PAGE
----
By the same token, these new procedures will not actually keep us safe if terrorists are so inclined. Just as the government's security protocols did not stop the underwear bomber, so too will these new procedures fail in their ostensible purpose. And when the next incident occurs, I am confident that Thiessen and others will applaud the next invasive step on the slippery slope toward a police and surveillance state.
In reaction to the growing public anger at the TSA and its "freedom fondles," some pundits are rushing to the bureaucracy's defense. An illustrative example is Marc Thiessen's call for Americans to give thanks to the "men and women of the TSA who give up time with their families during the holidays to keep us safe from terror."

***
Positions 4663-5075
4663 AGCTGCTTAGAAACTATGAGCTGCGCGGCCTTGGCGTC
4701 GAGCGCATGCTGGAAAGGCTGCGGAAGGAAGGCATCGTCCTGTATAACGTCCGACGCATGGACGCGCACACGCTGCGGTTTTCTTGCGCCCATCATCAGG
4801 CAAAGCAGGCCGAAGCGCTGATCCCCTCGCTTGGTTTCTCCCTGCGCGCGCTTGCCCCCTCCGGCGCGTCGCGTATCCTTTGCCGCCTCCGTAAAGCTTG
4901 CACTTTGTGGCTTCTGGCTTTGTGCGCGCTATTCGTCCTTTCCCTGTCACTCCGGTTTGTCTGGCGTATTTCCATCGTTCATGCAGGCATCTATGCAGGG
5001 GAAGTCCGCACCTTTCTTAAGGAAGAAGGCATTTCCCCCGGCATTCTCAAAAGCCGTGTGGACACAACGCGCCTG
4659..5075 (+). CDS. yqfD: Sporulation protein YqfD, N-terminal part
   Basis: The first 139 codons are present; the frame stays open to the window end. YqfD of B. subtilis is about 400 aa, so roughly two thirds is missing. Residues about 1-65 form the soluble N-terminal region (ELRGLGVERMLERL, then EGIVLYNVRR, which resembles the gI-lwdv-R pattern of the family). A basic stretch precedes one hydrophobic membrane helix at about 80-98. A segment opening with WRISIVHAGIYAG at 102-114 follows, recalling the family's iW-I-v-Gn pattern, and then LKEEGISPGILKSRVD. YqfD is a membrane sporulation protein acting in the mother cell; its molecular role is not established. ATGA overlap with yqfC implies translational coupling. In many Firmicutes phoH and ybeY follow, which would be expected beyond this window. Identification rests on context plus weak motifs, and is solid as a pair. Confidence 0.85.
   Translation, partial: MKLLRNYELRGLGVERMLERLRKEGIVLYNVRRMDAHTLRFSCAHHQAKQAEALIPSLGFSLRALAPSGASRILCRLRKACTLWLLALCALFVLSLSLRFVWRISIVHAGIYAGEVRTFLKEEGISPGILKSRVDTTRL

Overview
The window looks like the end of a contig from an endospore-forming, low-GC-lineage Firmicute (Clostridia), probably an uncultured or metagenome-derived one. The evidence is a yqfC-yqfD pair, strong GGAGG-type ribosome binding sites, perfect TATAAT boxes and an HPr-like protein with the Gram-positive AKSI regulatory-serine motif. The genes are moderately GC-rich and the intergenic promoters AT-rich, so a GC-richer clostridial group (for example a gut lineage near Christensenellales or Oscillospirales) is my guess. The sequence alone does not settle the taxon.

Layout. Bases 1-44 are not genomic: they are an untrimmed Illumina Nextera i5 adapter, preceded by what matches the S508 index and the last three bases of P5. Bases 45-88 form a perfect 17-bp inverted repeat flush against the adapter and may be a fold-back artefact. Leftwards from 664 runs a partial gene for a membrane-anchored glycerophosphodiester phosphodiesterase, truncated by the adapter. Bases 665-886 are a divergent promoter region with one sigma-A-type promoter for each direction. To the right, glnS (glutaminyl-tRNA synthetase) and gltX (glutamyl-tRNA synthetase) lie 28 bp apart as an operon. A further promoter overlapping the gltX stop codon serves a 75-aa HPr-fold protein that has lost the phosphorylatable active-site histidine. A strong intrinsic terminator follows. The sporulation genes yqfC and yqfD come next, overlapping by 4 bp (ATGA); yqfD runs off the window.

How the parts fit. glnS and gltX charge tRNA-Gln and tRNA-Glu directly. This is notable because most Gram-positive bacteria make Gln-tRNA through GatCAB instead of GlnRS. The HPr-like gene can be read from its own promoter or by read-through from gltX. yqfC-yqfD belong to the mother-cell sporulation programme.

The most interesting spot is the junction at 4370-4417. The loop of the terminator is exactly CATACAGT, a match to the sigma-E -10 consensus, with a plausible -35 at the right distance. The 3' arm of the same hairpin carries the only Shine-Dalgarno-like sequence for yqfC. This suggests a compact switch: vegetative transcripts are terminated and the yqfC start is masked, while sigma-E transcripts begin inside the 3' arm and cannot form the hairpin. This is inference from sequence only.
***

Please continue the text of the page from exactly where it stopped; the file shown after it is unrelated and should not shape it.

As we'll see, Thiessen's defense of the TSA is internally contradictory. Moreover, his endorsement of a government monopoly (on the design of air security) ignores all of the economic arguments against such an arrangement. As I pointed out in an earlier column, the only way to strike a proper balance between the (possibly competing) goals of customer privacy and safety is to allow competition among airlines in a truly free market.
Read the rest here.